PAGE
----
The right to keep and bear arms in Nevada: Part I

Lawmakers seem eager to misunderstand the Second Amendment

By Ben Robison
  • Wednesday, October 21, 2009

Is it possible that Nevada legislators who claim to support the Second Amendment actually oppose it?  When one looks at state laws and the Nevada Constitution, it becomes apparent that either state legislators have never understood the intent of the Second Amendment, or they are in fact hostile toward it.

The historical record surrounding the Second Amendment is clear. The Framers included the right to keep and bear arms for one reason: self-defense against tyrannical government

"If the representatives of the people betray their constituents," wrote Alexander Hamilton in Federalist No. 28, "there is then no recourse left but in the exertion of that original right of self-defense which is paramount to all positive forms of government. ... The citizens must rush tumultuously to arms. ..." 

While it is generally acknowledged that all people have the right to defend themselves against violent criminals, the original purpose of the Second Amendment is more fundamental: It guarantees that citizens of the United States also shall always have the ability to protect themselves from despotic government.

Within a federal form of government, continued Hamilton, the two main categories of governing entities, state and federal, would always be vigilant in keeping the other in check. Yet, a third entity was needed to check the other two. This is where the power of the people came into play, he wrote. "The people by throwing themselves into either scale, will infallibly make [that scale] preponderate. If their rights are invaded by either [state or federal government], they can make use of the other as the instrument of redress."

James Madison, also, explained how individual armed citizens serve as a check upon government's tendency toward tyranny. If the federal government acted to restrict liberty, he wrote in Federalist 46, "the State governments, with the people on their side, would be able to repel the danger." 

And the reason that the people would be able to act to repel the danger? It is, he wrote, due to "the advantage of being armed, which the Americans possess over the people of almost every other nation. ..."

Both Founding Fathers thus illuminate the real meaning of the Second Amendment: Notwithstanding the need for a well-regulated militia, "the right of the people to keep and bear arms shall not be infringed."

The contrast on this score between the U.S. Constitution and the Nevada Constitution is revealing. The state document — written during the heat of the Civil War — had to meet certain irregular conditions ordered by then-President Lincoln. Thus the Nevada Constitution says that, "Every citizen has the right to keep and bear arms for security and defense, for lawful hunting and recreational use and for other lawful purposes."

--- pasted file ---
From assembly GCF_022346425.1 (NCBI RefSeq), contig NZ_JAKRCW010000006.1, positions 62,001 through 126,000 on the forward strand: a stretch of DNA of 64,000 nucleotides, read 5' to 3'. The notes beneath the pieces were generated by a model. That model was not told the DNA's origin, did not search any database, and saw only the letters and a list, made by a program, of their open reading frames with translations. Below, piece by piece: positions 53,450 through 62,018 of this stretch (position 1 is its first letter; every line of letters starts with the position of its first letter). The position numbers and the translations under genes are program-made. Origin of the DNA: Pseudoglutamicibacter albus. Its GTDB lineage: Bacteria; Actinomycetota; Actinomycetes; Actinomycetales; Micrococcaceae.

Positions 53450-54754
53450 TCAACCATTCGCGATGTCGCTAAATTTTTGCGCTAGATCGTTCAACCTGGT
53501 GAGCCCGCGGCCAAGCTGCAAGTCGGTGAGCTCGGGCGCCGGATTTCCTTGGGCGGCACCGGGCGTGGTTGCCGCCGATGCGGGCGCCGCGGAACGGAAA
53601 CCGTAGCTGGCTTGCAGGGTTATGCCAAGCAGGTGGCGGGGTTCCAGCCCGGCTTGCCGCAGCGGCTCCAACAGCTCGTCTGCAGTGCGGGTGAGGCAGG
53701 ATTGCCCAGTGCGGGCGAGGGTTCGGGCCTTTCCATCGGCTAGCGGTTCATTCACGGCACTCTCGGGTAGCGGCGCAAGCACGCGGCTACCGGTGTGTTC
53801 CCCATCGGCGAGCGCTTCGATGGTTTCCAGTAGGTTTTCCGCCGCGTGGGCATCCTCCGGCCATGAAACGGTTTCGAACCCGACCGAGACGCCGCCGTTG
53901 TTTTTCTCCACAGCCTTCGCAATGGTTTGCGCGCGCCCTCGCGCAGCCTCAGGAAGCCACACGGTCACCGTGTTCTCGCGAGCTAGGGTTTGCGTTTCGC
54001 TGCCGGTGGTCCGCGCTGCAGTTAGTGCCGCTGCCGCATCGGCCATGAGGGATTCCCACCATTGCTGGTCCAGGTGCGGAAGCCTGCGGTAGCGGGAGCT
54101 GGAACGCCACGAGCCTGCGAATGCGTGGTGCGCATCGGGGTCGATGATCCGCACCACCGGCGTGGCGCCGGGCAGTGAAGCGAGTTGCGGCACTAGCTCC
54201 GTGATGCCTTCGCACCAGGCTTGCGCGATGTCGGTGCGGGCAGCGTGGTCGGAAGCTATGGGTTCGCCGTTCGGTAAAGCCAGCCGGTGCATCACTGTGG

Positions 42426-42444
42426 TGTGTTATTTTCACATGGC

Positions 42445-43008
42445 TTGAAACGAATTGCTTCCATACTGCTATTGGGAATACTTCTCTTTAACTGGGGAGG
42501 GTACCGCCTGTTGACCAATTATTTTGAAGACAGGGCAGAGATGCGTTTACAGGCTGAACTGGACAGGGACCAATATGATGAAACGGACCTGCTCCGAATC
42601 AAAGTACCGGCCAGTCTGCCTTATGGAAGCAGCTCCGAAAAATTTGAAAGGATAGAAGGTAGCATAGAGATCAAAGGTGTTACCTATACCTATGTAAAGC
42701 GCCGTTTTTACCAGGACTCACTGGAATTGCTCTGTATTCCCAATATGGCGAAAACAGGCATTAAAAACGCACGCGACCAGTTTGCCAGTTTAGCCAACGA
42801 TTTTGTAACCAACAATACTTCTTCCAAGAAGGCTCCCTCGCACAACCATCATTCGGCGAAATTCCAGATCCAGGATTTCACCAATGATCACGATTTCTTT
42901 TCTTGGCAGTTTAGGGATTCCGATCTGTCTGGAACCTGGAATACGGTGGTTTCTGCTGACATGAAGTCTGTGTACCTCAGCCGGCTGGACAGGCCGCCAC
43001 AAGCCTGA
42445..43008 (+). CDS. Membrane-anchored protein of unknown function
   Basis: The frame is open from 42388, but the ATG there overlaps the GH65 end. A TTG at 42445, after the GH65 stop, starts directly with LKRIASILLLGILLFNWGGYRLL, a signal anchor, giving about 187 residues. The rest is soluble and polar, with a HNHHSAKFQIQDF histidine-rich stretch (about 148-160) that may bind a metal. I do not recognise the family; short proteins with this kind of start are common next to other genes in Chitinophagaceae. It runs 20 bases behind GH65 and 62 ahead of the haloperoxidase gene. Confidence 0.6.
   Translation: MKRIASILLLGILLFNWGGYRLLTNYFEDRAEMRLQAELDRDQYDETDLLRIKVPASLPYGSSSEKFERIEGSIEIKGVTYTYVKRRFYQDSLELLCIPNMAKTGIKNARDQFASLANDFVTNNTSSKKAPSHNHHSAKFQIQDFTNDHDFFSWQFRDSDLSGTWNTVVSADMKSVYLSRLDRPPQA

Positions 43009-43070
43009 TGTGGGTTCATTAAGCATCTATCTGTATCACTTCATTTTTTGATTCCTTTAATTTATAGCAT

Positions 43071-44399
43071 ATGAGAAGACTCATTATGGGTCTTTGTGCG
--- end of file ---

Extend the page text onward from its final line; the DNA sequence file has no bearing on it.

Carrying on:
Every citizen has the right to keep and bear arms, period. Enumerating what activities arms can be used for creates an implied restriction. While the term "lawful purposes" is so vague that it could be interpreted to mean almost anything, it is the government that attempts to do the interpreting — giving it the opening to violate the Second Amendment when desired.

In the era of America's founding, some argued that should the government ever attempt to usurp power from the people, the problem could be remedied by assembling the state delegates. To that, Patrick Henry replied, "Guard with jealous attention the public liberty. ... Unfortunately, nothing will preserve it but downright force. Whenever you give up that force, you are ruined. ...

"We should have fine times, indeed, if, to punish tyrants, it were only sufficient to assemble the people! Your arms, wherewith you could defend yourselves, are gone. ... Did you ever read of any revolution in a nation ... inflicted by those who had no power at all?"

The individual right to keep and bear arms is the critical and final check on all levels of government.

The wording of the Nevada Constitution suggests it could be used to attempt to circumvent the original intent of the Second Amendment. State and local governments appear to have exploited this discrepancy to enact gun laws that infringe on Second Amendment rights. 

From Clark County's registration and waiting-period laws to state-level background checks and the unconstitutionality of concealed-weapon permits, Nevada's gun laws restrict individual liberty and allow the government to usurp more power than what it is granted by people through the U.S. Constitution.

Ben Robison is a contributing writer to the Nevada Policy Research Institute.

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